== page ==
The emergence of medical-legal partnerships (MLPs) provides a useful example of the benefits that can arise from moving beyond standard diagnostics and medical treatment to allotting time to learn more about the patient.2 In MLPs, lawyers coordinate with health care professionals to assess and alleviate underlying legal complications that contribute to poor health in conjunction with treating the patient’s medical problems.4 The paradigmatic example is treating a child’s asthma with both medical care and legal support to ensure that the landlord fixes problems in the home, such as mold, that are exacerbating the child’s asthma.2 In doing so, whatever medical treatment is provided is more likely to succeed in accomplishing its goal of improving the child’s health. But understanding the child’s living conditions to the extent of determining not only whether they contribute to the child’s asthma but also whether they breach a landlord’s legal obligations to provide habitable premises takes time. More generally, it takes time to determine whether patients’ health problems are exacerbated by their living conditions, unstable employment, illegal denial of health care reimbursement, neighborhood violence, or unjustifiable disconnection of heat or water.2 Not all patients are the same.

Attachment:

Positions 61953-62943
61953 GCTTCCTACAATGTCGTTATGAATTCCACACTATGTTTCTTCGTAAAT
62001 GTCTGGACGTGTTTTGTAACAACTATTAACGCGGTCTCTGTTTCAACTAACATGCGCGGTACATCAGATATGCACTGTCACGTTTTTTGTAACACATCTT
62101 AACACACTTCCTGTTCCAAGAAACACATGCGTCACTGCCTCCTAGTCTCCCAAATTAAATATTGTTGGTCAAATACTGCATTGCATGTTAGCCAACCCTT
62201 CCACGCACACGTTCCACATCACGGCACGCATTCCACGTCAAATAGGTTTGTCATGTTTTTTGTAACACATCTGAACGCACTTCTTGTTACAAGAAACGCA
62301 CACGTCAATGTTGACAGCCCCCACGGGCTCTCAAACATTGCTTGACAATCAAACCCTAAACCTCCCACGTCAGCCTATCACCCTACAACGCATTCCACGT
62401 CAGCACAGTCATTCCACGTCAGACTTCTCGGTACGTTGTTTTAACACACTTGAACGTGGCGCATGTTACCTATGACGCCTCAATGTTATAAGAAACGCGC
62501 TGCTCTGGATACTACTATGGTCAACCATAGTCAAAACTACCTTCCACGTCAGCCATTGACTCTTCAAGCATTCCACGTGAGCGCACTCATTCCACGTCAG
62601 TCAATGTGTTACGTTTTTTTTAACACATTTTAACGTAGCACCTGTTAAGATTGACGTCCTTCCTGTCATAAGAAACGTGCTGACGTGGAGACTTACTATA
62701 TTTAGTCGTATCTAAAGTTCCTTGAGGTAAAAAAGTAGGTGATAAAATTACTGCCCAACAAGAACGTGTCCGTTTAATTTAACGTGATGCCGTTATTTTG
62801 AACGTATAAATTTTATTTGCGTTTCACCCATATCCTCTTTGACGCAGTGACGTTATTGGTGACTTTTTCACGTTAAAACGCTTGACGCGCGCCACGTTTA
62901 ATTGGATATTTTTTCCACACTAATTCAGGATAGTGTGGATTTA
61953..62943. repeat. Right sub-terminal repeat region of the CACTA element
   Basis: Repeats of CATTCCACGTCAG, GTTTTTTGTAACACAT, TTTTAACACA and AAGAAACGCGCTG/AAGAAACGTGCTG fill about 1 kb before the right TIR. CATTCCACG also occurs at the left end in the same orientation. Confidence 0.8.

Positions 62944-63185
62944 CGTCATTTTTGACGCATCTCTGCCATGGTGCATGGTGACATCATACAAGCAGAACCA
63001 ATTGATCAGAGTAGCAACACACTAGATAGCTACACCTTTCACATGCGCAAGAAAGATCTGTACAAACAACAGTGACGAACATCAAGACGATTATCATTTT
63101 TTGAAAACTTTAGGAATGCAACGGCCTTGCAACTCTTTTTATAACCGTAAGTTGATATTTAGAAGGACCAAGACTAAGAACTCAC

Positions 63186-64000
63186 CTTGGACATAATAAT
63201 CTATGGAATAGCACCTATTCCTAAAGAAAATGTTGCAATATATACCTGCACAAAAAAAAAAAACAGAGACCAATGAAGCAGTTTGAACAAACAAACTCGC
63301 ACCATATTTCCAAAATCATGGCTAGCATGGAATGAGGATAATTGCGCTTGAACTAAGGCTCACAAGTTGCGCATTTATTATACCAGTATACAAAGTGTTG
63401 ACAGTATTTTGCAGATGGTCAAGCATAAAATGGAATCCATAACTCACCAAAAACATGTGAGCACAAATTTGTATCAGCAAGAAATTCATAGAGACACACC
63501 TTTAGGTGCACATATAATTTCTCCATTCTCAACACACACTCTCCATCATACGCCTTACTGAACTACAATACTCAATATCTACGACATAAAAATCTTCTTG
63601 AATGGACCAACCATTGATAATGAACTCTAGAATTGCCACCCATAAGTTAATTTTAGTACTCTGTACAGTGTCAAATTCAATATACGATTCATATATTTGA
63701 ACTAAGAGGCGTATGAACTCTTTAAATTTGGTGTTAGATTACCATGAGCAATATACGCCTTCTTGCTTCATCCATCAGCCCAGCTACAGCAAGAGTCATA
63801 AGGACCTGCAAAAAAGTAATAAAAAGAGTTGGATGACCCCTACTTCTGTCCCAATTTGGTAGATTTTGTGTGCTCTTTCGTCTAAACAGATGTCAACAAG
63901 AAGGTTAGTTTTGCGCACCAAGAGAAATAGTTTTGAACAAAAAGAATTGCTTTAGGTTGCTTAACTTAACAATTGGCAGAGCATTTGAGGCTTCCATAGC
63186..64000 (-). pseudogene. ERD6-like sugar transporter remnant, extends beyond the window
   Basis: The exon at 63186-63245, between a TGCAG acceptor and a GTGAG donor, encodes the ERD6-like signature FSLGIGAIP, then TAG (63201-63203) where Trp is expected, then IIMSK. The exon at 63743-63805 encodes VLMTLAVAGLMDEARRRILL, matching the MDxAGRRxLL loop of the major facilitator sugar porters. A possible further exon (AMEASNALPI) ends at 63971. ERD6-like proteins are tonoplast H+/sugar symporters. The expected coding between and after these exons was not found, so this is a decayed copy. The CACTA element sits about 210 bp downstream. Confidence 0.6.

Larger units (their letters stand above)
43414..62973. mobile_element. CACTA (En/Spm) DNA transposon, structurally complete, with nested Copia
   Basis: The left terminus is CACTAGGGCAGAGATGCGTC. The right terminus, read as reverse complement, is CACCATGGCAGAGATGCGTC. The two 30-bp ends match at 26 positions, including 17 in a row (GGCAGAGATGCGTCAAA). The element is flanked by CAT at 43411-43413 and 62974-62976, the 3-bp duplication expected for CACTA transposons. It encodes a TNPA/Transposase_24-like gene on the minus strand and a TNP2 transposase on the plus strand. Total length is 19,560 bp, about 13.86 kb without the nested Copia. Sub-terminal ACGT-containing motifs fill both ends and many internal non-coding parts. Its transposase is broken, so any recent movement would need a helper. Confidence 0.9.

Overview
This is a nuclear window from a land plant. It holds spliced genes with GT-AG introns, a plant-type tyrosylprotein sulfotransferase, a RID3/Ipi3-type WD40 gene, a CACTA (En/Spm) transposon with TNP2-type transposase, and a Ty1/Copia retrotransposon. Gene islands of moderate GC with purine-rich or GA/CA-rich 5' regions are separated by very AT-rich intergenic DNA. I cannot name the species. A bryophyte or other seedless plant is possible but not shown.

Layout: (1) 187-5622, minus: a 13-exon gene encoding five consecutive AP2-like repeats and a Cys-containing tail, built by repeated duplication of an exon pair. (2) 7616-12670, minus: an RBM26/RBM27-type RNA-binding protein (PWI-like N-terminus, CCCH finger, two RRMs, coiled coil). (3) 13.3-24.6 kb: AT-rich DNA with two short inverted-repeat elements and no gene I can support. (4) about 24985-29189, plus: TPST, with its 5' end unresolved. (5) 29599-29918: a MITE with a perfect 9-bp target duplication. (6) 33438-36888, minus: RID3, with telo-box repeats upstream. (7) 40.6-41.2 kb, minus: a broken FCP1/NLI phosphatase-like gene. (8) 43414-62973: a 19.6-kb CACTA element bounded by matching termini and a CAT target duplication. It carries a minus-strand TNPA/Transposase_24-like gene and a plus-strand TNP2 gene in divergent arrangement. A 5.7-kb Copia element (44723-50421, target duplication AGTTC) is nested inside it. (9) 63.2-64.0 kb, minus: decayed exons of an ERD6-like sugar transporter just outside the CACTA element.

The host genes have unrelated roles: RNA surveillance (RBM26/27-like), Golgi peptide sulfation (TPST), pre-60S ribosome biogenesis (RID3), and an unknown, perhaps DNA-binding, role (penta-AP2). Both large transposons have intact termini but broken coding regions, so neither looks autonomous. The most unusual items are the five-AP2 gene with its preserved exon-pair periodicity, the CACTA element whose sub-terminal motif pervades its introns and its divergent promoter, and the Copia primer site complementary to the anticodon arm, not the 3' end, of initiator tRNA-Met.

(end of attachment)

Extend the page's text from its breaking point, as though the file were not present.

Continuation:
Data suggest that access to an MLP can reduce hospital visits for patients with chronic illnesses, improve treatment adherence, increase access to housing and utilities, reduce stress, and assist with education and employment needs.2 Thus, the success of MLPs relies heavily on time spent with patients to assess and care for them in a holistic way, which includes screening them and documenting their legal needs.4 Time is also required for training to effectively integrate legal personnel into a health care setting.2 What MLPs make clear is that attempts to address SDOH that contribute to poor health without the health care system reimbursing for time spent with patients will be of limited success. Just as we have come to understand over time that health outcomes are the result of a complex interaction of many factors beyond physical illness or impairment, so must we change health care system functioning to enable clinicians to spend the time necessary to determine and attend to those many factors.

Time Spent With Others